I just came across a very interesting piece written by Keith Cary Curtis, titled Should Ubuntu Have Been Created. He makes some very interesting and valid points to support his contention that Mark Shuttleworth should have put his money into supporting and expanding the established Debian development effort, rather than creating an independent fork of Debian. It seems to me that one part of his basic premise is correct - if the objective is to create the best possible operating system at the lowest cost in both money and effort. But I disagree with the other part of his contention, that this would also be the best way to create an operating system that can challenge Windows and MacOS in the general market.
I won't rehash all the parts that I agree with, you can go to the original article and read them. it boils down to eliminating duplication of effort and unnecessary distraction, and improving morale in the development organization. The reason I disagree with the rest, however, is primarily based on Debian's historical inability to produce new releases on any sort of schedule whatsoever - "When it's ready" is not a commercially viable concept (even Microsoft has proven that recently). Setting a development/release schedule which is then not respected (or considered increasingly "flexible" as the scheduled release date gets closer) is perhaps even worse. On top of this, the Debian structure of "Stable", "Testing" and "Unstable" is confusing to most people outside the Debian development organization.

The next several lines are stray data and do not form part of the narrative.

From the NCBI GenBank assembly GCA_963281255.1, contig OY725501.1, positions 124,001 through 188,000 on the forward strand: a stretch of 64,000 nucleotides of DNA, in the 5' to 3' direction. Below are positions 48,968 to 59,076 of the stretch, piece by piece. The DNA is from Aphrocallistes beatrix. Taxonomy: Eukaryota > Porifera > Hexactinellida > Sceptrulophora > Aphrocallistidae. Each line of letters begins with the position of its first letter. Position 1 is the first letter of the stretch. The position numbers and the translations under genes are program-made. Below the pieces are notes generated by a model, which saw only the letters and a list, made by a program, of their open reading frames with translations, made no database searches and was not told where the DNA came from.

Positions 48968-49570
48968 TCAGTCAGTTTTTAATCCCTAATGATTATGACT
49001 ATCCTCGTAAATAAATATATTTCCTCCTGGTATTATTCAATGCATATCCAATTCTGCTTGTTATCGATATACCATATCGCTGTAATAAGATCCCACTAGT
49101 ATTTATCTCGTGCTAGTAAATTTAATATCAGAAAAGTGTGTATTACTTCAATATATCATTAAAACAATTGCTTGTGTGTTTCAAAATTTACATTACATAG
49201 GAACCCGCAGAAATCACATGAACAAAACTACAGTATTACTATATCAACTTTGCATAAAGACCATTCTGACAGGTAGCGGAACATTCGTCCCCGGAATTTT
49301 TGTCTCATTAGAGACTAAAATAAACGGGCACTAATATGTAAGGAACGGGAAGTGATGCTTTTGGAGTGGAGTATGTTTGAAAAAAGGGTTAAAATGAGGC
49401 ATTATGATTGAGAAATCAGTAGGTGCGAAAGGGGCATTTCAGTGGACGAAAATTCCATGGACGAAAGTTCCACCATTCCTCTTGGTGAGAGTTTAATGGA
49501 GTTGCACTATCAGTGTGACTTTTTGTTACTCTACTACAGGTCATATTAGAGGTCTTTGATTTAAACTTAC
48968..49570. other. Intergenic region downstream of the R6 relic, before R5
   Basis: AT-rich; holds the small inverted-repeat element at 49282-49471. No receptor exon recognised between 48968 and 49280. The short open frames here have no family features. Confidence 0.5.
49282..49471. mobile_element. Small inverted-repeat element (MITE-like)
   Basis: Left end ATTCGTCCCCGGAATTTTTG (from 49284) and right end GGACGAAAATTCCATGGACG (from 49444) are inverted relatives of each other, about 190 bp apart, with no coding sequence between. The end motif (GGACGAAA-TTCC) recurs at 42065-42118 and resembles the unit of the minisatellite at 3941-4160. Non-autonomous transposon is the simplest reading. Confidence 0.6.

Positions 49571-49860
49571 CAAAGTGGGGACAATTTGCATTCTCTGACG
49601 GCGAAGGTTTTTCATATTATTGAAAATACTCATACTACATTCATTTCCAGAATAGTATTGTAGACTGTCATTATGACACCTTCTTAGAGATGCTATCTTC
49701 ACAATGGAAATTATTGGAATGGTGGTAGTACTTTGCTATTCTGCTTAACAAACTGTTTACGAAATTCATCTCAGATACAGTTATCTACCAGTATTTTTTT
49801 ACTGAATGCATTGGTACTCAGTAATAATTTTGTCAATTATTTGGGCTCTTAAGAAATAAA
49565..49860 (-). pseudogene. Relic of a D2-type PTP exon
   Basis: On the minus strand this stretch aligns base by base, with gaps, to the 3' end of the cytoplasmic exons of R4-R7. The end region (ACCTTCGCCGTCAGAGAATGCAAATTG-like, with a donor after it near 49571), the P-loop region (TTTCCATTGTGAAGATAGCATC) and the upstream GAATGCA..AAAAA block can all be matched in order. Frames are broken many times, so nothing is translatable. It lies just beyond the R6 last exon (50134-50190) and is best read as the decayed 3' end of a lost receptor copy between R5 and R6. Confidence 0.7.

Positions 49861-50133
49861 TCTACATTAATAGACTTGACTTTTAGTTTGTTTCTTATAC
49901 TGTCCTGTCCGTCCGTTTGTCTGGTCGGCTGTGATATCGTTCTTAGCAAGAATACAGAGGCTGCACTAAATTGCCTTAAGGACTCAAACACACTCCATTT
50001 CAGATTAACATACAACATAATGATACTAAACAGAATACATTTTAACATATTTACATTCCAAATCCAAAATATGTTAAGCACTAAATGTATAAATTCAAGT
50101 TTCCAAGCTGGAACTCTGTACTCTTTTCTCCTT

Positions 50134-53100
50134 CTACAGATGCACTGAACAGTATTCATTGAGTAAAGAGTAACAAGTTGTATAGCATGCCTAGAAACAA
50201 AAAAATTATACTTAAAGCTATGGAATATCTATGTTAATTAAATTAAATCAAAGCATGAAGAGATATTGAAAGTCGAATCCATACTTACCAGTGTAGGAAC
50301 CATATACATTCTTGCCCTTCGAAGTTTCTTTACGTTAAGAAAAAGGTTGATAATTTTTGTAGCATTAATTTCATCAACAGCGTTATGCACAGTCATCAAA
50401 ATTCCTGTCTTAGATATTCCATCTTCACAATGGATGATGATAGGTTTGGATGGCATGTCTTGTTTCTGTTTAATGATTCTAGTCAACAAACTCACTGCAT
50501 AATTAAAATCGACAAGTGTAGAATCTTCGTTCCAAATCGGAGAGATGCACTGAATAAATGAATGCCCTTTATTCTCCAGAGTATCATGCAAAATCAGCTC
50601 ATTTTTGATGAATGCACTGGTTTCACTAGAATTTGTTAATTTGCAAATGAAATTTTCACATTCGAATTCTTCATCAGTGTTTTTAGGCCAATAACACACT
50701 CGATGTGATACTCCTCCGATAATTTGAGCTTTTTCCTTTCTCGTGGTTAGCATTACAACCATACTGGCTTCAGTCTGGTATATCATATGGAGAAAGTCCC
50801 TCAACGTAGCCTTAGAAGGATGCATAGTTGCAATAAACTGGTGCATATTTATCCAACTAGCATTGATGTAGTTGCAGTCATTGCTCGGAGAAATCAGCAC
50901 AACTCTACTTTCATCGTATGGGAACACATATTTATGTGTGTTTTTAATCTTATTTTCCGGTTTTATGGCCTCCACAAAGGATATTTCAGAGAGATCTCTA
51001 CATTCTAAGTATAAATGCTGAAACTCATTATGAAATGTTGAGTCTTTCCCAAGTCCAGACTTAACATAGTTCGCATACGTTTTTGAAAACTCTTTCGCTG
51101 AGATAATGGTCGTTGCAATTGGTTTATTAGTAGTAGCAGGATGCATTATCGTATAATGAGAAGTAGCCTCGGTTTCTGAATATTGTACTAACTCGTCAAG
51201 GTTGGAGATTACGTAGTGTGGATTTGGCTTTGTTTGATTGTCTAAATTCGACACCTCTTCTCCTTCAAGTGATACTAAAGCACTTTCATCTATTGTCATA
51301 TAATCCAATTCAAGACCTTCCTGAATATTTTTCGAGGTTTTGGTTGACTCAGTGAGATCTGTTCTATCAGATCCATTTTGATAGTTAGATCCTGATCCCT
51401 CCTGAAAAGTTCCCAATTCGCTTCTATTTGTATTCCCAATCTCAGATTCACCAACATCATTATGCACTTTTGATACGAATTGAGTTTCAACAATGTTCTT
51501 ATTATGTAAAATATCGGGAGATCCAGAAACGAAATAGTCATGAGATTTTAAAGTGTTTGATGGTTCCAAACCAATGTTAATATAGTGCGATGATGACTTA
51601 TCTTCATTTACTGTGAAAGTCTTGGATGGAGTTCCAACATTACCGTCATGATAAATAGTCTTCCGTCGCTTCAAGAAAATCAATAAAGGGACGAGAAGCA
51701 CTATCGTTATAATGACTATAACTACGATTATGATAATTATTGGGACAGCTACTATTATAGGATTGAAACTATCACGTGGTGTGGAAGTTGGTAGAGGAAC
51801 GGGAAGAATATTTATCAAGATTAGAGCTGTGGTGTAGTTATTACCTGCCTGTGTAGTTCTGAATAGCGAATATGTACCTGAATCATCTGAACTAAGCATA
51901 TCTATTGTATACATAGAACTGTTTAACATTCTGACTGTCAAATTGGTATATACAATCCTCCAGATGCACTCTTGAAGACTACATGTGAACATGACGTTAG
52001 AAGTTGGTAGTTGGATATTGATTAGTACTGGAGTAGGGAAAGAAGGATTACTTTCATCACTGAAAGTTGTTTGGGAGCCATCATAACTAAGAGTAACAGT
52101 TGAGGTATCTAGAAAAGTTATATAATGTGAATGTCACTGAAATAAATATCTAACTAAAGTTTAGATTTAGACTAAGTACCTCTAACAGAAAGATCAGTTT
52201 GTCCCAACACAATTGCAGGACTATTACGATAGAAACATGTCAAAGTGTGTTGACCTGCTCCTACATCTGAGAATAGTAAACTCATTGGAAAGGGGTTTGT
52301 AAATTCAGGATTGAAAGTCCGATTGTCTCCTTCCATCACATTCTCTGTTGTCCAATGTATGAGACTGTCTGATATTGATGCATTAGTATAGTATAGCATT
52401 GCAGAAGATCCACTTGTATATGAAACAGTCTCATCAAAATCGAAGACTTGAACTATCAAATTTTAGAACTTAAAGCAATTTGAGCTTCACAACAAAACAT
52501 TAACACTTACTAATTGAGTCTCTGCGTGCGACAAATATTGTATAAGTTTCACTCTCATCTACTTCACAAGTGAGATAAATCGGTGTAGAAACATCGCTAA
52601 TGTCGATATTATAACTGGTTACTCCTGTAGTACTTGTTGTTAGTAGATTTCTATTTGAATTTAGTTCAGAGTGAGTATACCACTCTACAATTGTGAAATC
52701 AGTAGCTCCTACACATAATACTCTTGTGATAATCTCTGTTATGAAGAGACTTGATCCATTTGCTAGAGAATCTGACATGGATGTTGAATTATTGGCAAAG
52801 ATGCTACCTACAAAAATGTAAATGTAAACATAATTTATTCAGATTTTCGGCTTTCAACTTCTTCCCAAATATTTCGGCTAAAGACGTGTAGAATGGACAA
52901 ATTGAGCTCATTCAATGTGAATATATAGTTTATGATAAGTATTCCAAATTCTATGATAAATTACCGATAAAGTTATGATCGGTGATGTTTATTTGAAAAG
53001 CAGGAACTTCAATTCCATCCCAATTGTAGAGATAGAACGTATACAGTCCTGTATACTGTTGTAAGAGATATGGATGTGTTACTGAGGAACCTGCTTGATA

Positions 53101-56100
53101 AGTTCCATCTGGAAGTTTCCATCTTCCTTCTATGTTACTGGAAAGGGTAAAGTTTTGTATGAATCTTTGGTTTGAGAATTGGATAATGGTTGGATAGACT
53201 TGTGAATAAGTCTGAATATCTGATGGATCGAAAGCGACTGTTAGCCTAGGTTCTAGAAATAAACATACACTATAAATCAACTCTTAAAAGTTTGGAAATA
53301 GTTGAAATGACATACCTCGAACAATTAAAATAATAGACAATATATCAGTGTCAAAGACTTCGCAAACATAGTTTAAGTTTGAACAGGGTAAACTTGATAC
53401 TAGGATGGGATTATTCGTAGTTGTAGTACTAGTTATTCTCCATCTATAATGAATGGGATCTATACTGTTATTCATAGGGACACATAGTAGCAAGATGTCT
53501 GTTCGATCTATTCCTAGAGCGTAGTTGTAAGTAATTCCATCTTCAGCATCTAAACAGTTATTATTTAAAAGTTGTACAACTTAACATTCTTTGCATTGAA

Regardless of what either I or the author of the original article think, however, I believe there is one more reason why his "Shuttleworth should have invested in the existing Debian development organization" statement is unrealistic. Ego, and Control. Someone who puts that much money into something is going to want to control it, period. He may not want to micro-manage it, thankfully, but I think he is at least going to insist on choosing the people who will make the decisions, and continuing to have a major input in the decision-making process. That would simply not be possible when supporting Debian development, no matter how much money one put into it, and rightfully so.
There has been a lot of speculation since the very beginning of Ubuntu about why Shuttleworth was doing it, and I think the current controversy is starting to reveal the divergence between some common assumptions in the Linux developer community and the real world.
Of course, I could be all wet here...